Tech entrepreneurs are no strangers to disruption. However, over the past 18 months startups have found themselves facing challenges to the status quo of a more negative kind in the form of fake news. No matter how you look at it, false stories circulating online have become a huge burden for democracies and companies around the globe. “And I guarantee you that it’s getting worse,” says Dhruv Ghulati, co-founder and CEO of Factmata, the startup using AI to detect falsehoods online. Fortunately, he and other entrepreneurs are now trying to turn the tide in the fight against untruths on the web.
Fake news stories are in themselves nothing new. “The business of disinformation is as old as the world,” says James Chappell, co-founder and CTO of Digital Shadows, the digital-risk-management scaleup. Indeed, look back through the ages and you’ll find no shortage of individuals spreading lies for personal gain or to undermine others. For instance, between 1678 and 1681, England fell victim to the so-called Popish Plot where protestant clergyman Titus Oates convinced the country that Catholics plotted to assassinate King Charles II. Despite being an utter fabrication, the lies played on the anti-Catholic sentiments of the time and resulted in the executions of 22 innocent men before the hysteria ended and Oates was sentenced for perjury. “And we’ve got examples dating as far back as Roman times,” says Chappell.
However, long and murky as this history may be, it’s hardly a secret that the dawn of the digital age has exacerbated the situation. Far from being confined to a corner of the internet predominantly populated by trolls, falsehoods on the web have now gone viral. “I didn’t think it was something that affected me,” says Lyric Jain, CEO and founder of Logically, the intelligent-newsfeed startup. “But I started taking it seriously when I was fooled by that meme about Donald Trump thinking Republican voters were stupid.” The meme in question was one of the most well-circulated ones during the 2016 US presidential election. Although, it was neither the only nor the last one. In the past 18 months fake news – often with Russian origin – has seemingly attempted to influence the outcomes of elections in the UK, France and essentially every other western democracy having a vote during this period. As the problem has become critical, people have realised that the consequences of it can be disastrous. “It can deeply affect how our democracy works,” says Jain. No wonder then that Collins Dictionary named ‘fake news’ the word of the year in 2017.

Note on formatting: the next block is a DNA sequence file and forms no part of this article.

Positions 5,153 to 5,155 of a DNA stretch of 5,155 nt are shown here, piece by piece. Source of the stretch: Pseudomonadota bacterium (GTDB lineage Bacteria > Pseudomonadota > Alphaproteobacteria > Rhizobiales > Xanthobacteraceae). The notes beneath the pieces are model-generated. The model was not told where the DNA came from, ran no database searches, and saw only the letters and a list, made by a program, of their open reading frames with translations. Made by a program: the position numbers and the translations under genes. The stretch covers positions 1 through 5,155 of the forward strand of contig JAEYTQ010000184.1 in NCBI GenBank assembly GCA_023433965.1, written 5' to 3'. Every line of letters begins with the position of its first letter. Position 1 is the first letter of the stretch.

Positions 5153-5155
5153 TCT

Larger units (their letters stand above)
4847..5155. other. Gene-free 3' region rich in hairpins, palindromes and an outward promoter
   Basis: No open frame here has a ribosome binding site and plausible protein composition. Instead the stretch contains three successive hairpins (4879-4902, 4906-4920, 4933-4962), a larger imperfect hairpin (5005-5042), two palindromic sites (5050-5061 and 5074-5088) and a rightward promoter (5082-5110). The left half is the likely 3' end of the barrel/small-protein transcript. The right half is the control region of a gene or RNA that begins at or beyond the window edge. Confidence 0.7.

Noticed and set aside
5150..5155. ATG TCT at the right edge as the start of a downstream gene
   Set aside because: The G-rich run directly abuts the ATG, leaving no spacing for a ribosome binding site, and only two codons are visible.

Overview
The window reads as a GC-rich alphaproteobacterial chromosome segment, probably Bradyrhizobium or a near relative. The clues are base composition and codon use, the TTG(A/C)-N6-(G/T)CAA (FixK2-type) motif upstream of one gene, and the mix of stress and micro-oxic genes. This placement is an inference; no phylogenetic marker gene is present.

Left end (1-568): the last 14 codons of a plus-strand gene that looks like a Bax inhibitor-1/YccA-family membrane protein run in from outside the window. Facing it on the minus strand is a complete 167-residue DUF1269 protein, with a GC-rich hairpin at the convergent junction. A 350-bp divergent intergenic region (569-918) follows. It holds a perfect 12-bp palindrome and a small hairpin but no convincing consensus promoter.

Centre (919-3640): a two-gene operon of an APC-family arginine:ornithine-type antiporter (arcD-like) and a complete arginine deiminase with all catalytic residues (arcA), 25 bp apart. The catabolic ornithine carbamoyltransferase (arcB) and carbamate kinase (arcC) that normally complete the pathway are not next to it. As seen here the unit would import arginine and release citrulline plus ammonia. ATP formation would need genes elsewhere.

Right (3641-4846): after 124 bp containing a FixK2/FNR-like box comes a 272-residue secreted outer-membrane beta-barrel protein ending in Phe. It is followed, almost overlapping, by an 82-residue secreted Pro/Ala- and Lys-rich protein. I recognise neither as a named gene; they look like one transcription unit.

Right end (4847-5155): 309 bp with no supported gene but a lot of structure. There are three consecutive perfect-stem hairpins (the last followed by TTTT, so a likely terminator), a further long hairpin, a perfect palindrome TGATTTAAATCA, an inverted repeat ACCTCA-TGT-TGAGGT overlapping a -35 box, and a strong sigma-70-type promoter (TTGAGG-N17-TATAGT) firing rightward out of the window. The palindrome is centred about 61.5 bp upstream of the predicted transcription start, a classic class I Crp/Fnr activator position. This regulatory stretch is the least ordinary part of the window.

And you don’t have to look far to see how tech has made the situation worse. “The speed of tweeting means you have the ability to reach millions and millions of people instantly,” says Jain. Moreover, the emergence of bots and hyper-targeting techniques means false stories can more easily reach the people they’ll affect the most. “That’s probably the reason why all of this is so damaging,” Jain says.